sometimes is the only choice that will prompt a sweat). Karavalli
offers more alternatives, such as megalu chicken chettinadu
($14). Hot pepper, of course, goes into this dish, but
the fieriness is rounded out with fennel, cumin, coriander
and more, on a foundation of garlic and ginger.
On the other side of the table, my daughter indulged her love
of grilled anything with tandoor seekh kabob ($16),
skewered rolls of ground lamb served on a sizzle platter with
its traditional garnish of grilled veggies.
We were given attractive, almond-shaped plates on which to
spoon our entrées, which also facilitates sharing.
Satisfying the demands of her ongoing mission to sample every
chicken dish known to mankind, my wife chose nilgiri korma
($15), the korma part of it promising a Mughalai
preparation in creamy sauce of mint, cashew and almonds.
It’s one of those dishes that ought to be a mainstream menu
Given the fact the Rotterdam Karavalli is closest to my home,
I’m wishing them continued success here. It’s a good spot
for a restaurant like this, and our experiences reassure me
that they’re up to the task.
here for a list of recently reviewed restaurants.
scraps: Bastille Day approaches, and there’s nowhere
better to celebrate than at Nicole’s Bistro (Quackenbush
House, Clinton Avenue and Broadway, Albany). Chef
Daniel E. Smith and owner Nicole Plisson present
a menu of French classics on Sat., July 14, with
choices including vichyssoise, escargot a l’ancienne,
grenouilles Provençale, gigot d’agneau and
mousse au chocolat—and much more, along
with an evening of jazz and international cabaret
songs with Sonny & Perley. Dinner is $50,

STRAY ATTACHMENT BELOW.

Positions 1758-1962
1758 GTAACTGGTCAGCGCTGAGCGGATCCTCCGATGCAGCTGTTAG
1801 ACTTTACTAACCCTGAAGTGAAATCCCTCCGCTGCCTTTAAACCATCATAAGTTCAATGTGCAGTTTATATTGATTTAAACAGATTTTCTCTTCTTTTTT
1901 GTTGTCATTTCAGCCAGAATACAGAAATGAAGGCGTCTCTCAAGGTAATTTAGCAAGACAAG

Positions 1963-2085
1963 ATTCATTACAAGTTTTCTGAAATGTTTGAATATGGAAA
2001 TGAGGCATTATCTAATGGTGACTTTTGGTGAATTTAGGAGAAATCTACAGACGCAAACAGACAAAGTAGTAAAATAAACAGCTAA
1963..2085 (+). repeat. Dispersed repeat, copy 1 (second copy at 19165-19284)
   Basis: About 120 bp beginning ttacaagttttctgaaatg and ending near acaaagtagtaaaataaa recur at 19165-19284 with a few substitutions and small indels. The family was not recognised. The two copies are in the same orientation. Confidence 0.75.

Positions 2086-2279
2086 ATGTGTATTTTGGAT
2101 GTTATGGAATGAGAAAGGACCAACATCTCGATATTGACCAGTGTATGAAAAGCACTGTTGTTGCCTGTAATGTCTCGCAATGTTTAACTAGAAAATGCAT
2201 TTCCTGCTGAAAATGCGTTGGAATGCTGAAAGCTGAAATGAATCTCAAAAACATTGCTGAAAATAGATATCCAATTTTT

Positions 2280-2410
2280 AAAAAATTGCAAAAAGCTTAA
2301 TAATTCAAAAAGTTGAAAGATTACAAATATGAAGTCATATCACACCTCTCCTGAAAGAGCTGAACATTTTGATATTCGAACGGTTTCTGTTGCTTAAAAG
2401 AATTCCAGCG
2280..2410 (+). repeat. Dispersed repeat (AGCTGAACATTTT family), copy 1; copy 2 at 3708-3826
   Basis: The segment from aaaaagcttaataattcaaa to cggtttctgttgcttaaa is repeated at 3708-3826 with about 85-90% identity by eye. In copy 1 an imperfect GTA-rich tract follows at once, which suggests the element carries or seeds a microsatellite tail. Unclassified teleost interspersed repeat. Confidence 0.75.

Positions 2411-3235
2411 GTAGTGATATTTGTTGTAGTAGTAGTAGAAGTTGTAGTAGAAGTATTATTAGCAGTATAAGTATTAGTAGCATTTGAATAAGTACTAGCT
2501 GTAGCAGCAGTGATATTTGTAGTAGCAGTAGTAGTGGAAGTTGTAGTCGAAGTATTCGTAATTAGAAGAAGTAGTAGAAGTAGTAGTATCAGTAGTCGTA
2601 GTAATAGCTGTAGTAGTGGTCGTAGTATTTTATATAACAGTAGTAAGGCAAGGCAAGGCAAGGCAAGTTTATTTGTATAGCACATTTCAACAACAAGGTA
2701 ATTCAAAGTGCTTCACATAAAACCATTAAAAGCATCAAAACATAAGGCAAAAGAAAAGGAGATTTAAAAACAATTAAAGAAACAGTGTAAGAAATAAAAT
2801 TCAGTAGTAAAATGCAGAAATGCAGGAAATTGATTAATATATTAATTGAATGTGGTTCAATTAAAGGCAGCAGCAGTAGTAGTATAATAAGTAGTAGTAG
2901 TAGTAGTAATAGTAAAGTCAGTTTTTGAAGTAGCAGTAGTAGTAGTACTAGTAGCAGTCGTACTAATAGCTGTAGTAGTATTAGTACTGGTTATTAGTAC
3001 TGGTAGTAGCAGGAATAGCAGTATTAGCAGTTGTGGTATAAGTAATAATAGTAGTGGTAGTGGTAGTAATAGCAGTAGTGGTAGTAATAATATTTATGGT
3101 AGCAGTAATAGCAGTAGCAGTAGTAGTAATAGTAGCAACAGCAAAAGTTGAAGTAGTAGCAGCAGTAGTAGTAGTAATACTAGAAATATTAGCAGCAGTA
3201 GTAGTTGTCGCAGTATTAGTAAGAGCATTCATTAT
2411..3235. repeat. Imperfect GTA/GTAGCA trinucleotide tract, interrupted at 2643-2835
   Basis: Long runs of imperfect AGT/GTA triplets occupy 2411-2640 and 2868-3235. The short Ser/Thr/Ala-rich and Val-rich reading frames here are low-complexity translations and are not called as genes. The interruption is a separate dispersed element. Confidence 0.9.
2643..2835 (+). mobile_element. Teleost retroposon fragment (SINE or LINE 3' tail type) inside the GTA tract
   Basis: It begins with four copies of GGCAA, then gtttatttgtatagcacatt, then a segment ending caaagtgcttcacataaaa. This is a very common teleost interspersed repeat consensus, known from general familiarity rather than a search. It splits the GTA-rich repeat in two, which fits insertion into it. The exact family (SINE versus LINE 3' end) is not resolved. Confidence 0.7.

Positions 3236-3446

not including tax and tip, and you can reserve
seats by calling the restaurant at 465-1111. .
. . Tomorrow (Friday) night is Hell Night at New
World Home Cooking Co. (Route 212, Saugerties),
with a wine pairing to set off the hottest of
spicy fare. Actually, most of the food is only
moderately spiced, but you’re given the tools
to wreak havoc upon your palate—and the wine to
cool it down. Start with a Cambodian chili duck
salad and an Australian shiraz, then try the Mexican
five-chile streaked fondue with shrimp and mushrooms
alongside the St. Chapelle Sparkling Riesling
from Idaho. There’s much more, including a triple-chile
sundae for dessert. Six courses for $60; the event
starts at 7 PM. Call (845) 246-0900 for info and
reservations. . . . Remember to pass your scraps
to Metroland (e-mail food at banilsson.com).
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very much enjoyed eating dinner at Daniel's
at Ogdens. You review described my dining
experience perfectly. This wasn't the case
with Pancho's. I much prefer Garcia's or
Lake View Tavern for Mexican fare. I agree
that a restaurant can have an off night
so I'll give the second unit on Central
Avenue a try.
yes I miss the star ratings, bring it back.
Second, I haven't had a chance to visit
Poncho's yet, but I especially like reading
would travel to Amsterdam to this restaurant
- it's not that far away. People traveled
from all over to eat at Ferrandi's in Amsterdam.
From his background, I'm sure the chef's
sauce is excellent and that is the most
important aspect of an Italian restaurant.
Sometimes your reviewer wastes words on
the negative aspects of a restaurant. I'm
looking forward to trying this restaurant
- I look forward to Metroland every Thursday
especially for the restaurant review. And
by the way Ferrandi's closed its Amsterdam
location and is opening a new bistro on
Saratoga Lake - Should be up and running
in May. It will be called Saratoga Lake
Bistro. It should be great!
comments about the Indian / Pakistani restaurants
being as "standardized as McDonald's"
shows either that you have eaten at only
a few Indian / Pakistani restaurants or
that you have some prejudices to work out.
That the physical appearances are not what
you would consider fancy dancy has no bearing
on the food. And after all, that is what
the main focus of the reviews should be.
Not the physical appearances, which is what
most of your reviews concentrate on.
A restaurant like The Shalimar, down on
Central Avenue, may not look the greatest,
but the food is excellent there. And the
menu has lots of variety - beef, lamb, vegetarian,
chicken, and more..